Longform

Herberger Censorship Will Have Long-Term Impact

It's canceled.

That's what a box office clerk told artist Ronnie Ray Mendez on Friday, August 30, when he arrived at Herberger Theater Center to pick up promotional postcards for the exhibition "Prime Example," a group show curated by local gallery owner (and longtime New Times contributor) Robrt Pela and scheduled to open less than a week later, on September 5.

"An e-mail would've been nice," Mendez says.

Later that Friday, Herberger did send out an e-mail to its subscribers. The e-mail reiterated that "Prime Example" was canceled. Instead of the new exhibit featuring works from Mendez, Mike Ford, Suzanne Falk, and Geoffrey Gersten, "Show and Tell," curated by Phoenix artist Peter Bugg, would continue through early October.


Slideshow: Artists Protest Herberger Theater Center's Censorship

The e-mail offered no further explanation, and the arts community cried foul.

"Welcome to Phoenix, where censorship is okay," Pela wrote on the show's Facebook event page. "And where corporate gallery owners apparently don't care that artists have spent months creating art for an upcoming exhibit."

Although it took a few days for all the details to come out, it's clear that "Prime Example" was canceled because Herberger objected to the content of some of the artwork Pela had chosen. Herberger officials have denied in multiple statements that this was an act of censorship, offering three different explanations as to why the show, which was on the books for two years, was abruptly called off.

And what's happened since?

There was a small anti-censorship protest outside the Herberger in early September, and several artists and a curator have withdrawn from commitments to Herberger's gallery, guaranteeing that the impact of this action will be felt for a long time.

Outrage came from another somewhat unlikely source, as well: the Mayor's Office. Lawyer Brendan Mahoney, Mayor Greg Stanton's senior policy adviser and an LGBT rights advocate, is unsettled over what happened.

"The bottom line is this: Censorship is unacceptable. Period," Mahoney says.

But there's not much he can do about it.

Turns out the city of Phoenix actually owns Herberger Theater Center. But because Herberger's board is deemed independent by an agreement with the city, the city has no say in decisions involving content. This obviously was done to keep government from censoring artists. But in an odd role reversal, the Mayor's Office has become involved as a mediator, arranging a conference call between Pela and Herberger president Richard Bowers to sort out the situation with Mahoney and Ginger Spencer, who is the temporary special assistant to city manager David Cavazos and works closely with the city's Office of Arts and Culture.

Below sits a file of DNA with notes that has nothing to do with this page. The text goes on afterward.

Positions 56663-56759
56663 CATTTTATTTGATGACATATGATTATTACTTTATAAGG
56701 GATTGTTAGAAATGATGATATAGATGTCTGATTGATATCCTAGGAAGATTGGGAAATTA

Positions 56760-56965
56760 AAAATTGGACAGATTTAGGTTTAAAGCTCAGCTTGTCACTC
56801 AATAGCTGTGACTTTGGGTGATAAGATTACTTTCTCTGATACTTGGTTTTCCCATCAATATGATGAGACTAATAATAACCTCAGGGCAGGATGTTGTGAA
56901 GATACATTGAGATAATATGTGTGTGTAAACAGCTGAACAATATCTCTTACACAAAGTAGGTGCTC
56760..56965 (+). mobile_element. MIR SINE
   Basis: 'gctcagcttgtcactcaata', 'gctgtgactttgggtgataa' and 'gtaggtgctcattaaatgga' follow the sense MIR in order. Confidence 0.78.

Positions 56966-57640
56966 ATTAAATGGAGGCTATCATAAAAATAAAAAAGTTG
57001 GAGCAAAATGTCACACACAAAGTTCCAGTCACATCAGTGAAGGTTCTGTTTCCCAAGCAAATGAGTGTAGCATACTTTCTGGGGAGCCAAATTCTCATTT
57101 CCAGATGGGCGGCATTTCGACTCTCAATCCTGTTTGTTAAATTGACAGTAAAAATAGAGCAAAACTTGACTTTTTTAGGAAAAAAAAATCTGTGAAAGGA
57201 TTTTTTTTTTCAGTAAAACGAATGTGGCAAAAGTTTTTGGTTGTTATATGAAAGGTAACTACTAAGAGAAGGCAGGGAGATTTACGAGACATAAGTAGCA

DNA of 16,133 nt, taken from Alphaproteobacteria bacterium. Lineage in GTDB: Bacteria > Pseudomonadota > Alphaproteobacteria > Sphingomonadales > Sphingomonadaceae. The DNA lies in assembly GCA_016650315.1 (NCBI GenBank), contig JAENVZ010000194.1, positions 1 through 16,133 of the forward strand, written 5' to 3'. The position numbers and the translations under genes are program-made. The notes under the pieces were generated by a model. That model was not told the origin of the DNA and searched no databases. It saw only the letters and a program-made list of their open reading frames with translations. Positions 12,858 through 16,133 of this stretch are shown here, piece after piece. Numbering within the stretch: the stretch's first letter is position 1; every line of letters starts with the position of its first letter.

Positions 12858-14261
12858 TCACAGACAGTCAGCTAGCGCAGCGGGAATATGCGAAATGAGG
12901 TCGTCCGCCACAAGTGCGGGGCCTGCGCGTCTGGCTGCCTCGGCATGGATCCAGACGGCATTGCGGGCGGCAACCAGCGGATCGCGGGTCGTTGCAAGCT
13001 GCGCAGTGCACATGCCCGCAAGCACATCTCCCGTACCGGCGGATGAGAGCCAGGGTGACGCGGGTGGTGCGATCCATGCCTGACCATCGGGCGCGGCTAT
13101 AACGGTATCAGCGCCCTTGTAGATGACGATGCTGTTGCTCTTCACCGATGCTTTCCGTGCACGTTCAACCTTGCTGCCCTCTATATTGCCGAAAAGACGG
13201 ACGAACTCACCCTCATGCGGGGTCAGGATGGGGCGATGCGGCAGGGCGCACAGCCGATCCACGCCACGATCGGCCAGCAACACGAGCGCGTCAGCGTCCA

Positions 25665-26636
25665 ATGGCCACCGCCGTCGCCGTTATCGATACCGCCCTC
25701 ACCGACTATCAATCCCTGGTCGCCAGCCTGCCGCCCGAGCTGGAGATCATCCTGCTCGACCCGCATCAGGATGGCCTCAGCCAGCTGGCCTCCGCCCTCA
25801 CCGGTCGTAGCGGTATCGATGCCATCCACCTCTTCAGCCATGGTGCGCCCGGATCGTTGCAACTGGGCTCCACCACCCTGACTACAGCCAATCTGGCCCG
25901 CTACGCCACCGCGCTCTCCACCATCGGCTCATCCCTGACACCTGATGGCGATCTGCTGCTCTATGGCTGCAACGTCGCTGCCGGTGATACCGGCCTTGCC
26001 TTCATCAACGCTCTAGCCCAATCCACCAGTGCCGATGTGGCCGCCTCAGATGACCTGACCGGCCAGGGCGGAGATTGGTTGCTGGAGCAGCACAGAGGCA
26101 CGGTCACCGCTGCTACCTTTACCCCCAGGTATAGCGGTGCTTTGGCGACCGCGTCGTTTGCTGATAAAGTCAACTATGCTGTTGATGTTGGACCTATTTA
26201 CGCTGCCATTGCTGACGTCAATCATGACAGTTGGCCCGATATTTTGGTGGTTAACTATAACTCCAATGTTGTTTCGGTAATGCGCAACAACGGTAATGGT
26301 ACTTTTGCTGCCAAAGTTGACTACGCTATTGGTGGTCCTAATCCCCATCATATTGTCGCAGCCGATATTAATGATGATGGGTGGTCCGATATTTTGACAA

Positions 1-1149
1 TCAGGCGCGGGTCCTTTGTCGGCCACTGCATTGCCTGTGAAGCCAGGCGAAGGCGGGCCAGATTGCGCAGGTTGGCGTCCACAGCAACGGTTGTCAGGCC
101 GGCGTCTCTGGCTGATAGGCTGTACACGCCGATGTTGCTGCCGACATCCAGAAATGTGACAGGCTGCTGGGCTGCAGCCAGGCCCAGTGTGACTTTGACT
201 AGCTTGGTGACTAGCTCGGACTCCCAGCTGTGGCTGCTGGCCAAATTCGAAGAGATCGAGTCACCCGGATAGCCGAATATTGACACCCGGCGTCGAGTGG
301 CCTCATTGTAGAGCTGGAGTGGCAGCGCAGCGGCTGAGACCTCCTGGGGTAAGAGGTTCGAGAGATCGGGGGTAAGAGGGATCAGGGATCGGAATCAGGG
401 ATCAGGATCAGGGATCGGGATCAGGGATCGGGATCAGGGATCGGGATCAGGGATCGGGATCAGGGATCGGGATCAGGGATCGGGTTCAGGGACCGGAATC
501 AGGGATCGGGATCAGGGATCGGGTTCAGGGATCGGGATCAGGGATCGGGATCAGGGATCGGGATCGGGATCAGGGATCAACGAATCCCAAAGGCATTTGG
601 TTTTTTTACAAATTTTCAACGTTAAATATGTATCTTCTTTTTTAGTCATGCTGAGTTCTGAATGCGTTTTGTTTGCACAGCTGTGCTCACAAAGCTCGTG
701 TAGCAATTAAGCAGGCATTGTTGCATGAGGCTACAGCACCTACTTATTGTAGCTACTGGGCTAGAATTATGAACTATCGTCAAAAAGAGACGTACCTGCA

The conversation didn't result in much apart from Pela declaring that he does not wish to work with Herberger again.

Herberger's gallery is easy to miss. Away from most of the theater's indoor foot traffic, it's located on the second floor and accessible via a rotunda staircase (or an elevator in a hallway behind the restrooms). The secluded art space shares about 2,600 square feet with a lounge and bar area, called Bob's Spot, which opens to a balcony with views of the theater's courtyard. The area, which holds about 300 people, was designed to serve as a hangout for patrons before and after performances. There's a much more accessible bar on the first floor, though balcony ticketholders do have to go to the second floor to get to their seats.

Many people — even those who regularly attend Herberger productions — don't even know the gallery is there.


Censorship and art have coexisted pretty much since art's inception. Typically, governments and other influential institutions censor artists by refusing to display their work, thereby suppressing their right to free speech. It's rare that arts organizations, including theaters, practice censorship.

A recent and highly publicized case of censorship involved the Chinese government and political activist and artist Ai Weiwei. Throughout his career, Ai has questioned and criticized the Chinese government and, in turn, he's been placed under house arrest, had his studio demolished, been beaten by police, and garnered international attention for his work, which continues to be suppressed in China.

Other notable examples of censorship include reactions and vandalism to Andres Serrano's Piss Christ, a 1987 photograph of a plastic crucifix submerged in the artist's urine, and the removal of Dayton Claudio's Sex, Laws, and Coathangers, a 1992 painting that references the politics of abortion, from a government building in North Carolina.

Phoenix has seen its share of censorship in the past few decades.

Last year, Randy Slack's "Chaos Theory 13" faced accusations of censorship after Slack declined to display a work by Suzanne Falk (the same Falk who was to participate in "Prime Example") titled in heaven, everything is fine, which portrayed a group of men in a circle jerk. Slack chose not to display the work because his event was family-friendly and, he says, he didn't have enough notice to display the work in a booth because Falk brought it to him two days before the show opened.

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Becky Bartkowski is an award-winning journalist and the arts and music editor at New Times, where she writes about art, fashion, and pop culture.
Contact: Becky Bartkowski